6. September 22, 2016 at 12:03 pm

    See my comment today on Insider Critiques of Macro Models. It is entirely relevant to this. The one point not emphasised there is that a paradigm change does not supersede empirical theories but simply reinterprets them as approximations valuable in particular contexts. Whether purely mathematical models are empirical theories is of course another question.

    Ken, thanks for this response. You actually bring out another issue on paradigm change: that if one already has an all-embracing (catholic) paradigm one is only likely to change it by making it less all-embracing, which is more or less what (I’ve been arguing) happened at the religious Reformation. Not that I’m decrying the value of scientific measurements in establishing rules of thumb, but sometimes these can be established simply by geometric symmetry.

  7. September 22, 2016 at 12:30 pm

    See my comment today on Insider Critiques of Macro Models. It is entirely relevant to this. The one point not emphasised there is that a paradigm change does not supersede empirical theories but simply reinterprets them as approximations valuable in particular contexts. Whether purely mathematical models are empirical theories is of course another question.

    I had sent Roger Ames the following response on his Chinese Puzzle model:

    Dear Roger, Thanks for these kind words. The nesting concept is proving most fruitful. This morning I’m seeing the John Locke political balance of forces model of President, Parliament, Judiciary and Jury/Electorate as another layer outside the economy, whereas in the current flat-world understanding they are more like Siamese twins sharing the same monetary blood supply, which is feeding a cancerous communications media. That is why the “honest money” aspect is so important. If we used only credit cards, in which system a bank loan is honestly interpreted as a credit limit and we create our own credit money as we need it, there is no point in saving money and no point in the present spate of electronically stealing it, for at best all you can do is pay off what you owe.

    Ken, thanks for your response here. You actually bring out another issue on paradigm change: that if one already has an all-embracing (catholic) paradigm one is only likely to change it by making it less all-embracing, which is more or less what (I’ve been arguing) happened at the religious Reformation. Not that I’m decrying the value of scientific measurements in establishing rules of thumb, but sometimes these (like the concept of justice) can be established simply by geometric symmetry, supported by the likes of the Maximum Power Transfer Theorem to establish mathematically that, in parallel flow circuit applications like the real and shadow economy, their not being symmetrical will (as Keynes argued empirically) lessen the power being transferred.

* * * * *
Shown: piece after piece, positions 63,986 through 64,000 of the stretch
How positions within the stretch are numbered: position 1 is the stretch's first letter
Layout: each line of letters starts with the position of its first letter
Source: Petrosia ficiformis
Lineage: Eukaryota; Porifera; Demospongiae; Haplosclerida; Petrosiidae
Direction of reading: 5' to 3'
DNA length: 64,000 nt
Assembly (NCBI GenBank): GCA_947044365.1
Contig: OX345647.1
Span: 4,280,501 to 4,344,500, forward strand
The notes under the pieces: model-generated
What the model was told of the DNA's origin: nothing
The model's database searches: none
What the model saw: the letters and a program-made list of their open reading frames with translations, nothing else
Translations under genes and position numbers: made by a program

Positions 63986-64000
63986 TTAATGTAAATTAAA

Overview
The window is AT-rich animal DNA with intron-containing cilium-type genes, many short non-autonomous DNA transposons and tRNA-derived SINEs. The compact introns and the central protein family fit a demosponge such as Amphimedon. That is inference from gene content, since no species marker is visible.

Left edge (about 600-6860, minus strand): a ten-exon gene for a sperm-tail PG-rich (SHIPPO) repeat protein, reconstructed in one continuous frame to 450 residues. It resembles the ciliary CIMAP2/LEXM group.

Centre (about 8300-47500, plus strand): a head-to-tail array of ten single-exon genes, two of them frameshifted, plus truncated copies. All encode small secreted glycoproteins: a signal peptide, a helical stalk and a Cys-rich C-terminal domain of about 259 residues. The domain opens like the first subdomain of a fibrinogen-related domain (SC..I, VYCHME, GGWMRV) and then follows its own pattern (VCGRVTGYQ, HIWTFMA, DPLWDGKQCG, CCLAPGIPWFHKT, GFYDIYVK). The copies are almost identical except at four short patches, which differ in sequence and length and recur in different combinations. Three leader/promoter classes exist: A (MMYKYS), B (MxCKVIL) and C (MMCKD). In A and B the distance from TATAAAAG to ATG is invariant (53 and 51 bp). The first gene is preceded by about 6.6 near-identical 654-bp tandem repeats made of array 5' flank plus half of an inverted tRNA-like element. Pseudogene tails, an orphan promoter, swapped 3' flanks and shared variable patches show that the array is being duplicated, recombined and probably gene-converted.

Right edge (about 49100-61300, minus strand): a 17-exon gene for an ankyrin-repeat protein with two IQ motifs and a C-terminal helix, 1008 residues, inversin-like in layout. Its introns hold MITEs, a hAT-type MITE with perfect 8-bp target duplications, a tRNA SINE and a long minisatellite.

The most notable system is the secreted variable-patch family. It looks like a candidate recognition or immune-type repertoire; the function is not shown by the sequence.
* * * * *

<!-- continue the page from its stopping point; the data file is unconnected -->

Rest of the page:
• September 22, 2016 at 12:36 pm

      Oops! It seems I had accidentally sent this comment half-composed. My apologies!

  8. Enquiring Mind
    September 22, 2016 at 3:53 pm

    One addition to economic models, papers and columns that would be helpful:

    List the assumptions (e.g., a can opener, etc) and exclusions right up front.

    That would provide more context for all readers and not just the few deemed worthy of entering the sanctum sanctorum of all that is economical. It also might reveal some material deficits in the rest of the model, paper or column.

    • originalsandwichman
      September 22, 2016 at 4:14 pm

      Often the assumptions are so deeply buried in the literature that the economist doesn’t even know they are there.

  9. louisperetzperetz
    September 22, 2016 at 8:03 pm

    “Instead of making formal logical argumentation based on deductive-axiomatic models the message…” You are right to say that it is the main mistake of macroeconomics orthodox models. That is why my models are “inductive ones”. I don’t say they are quite the truth, but that they are nearer it, more than the statistic’s issues.

  10. September 23, 2016 at 7:05 am

    The point is in my view that models are quite common in the way humans live. They’re part of human life. Science, art, religion, etc. are all models; constructions of how things fit and work together, or not. The models are not, however theoretic or formal constructions (though both may evolve from the models). And the models emerge in and through communities (collectives that include humans and non-humans). In simple terms they evolve. And what some consider the great deity of mathematics is not excluded from any of this. Most of this inventing and building process is as originalsand points hard to notice and thus difficult to uncover and study. As Harold Garfinkel showed in practice one way to make this process and its results more visible is to stop treating them as normal. Treat them as strange. Another way used by Bruno Latour is making every aspect of life as public as possible, over and over again. Everything is investigated publicly.

  11. Paul Davidson
    September 23, 2016 at 8:17 pm

    I have criticized in print: Milton Friedman, Paul Samuelson, James Tobin, J. R. Hicks, and Franco Modigliani in one or more of the following journals: JPE, AER, RE&S, EJ, ECONOMETRICA, JPKE– and only Tobin and Hicks admitted I was correct — and Tobin admitted it grudgingly. Hicks agreed and even was convinced to write an article entitled ISLM: AN EPLANATION in the JPKE in which Hicks admitted that his ISLM model was not an appropriate representation of Keynes’ General Theory.

    The Friedman criticism was first published in the JPKE and then published as part of a book entitled MILTON FRIEDMAN’S MONETARY FRAMEWORK: A DEBAT WITH HIS CRITICS edited by Robert Gordon.

    Paul Davidson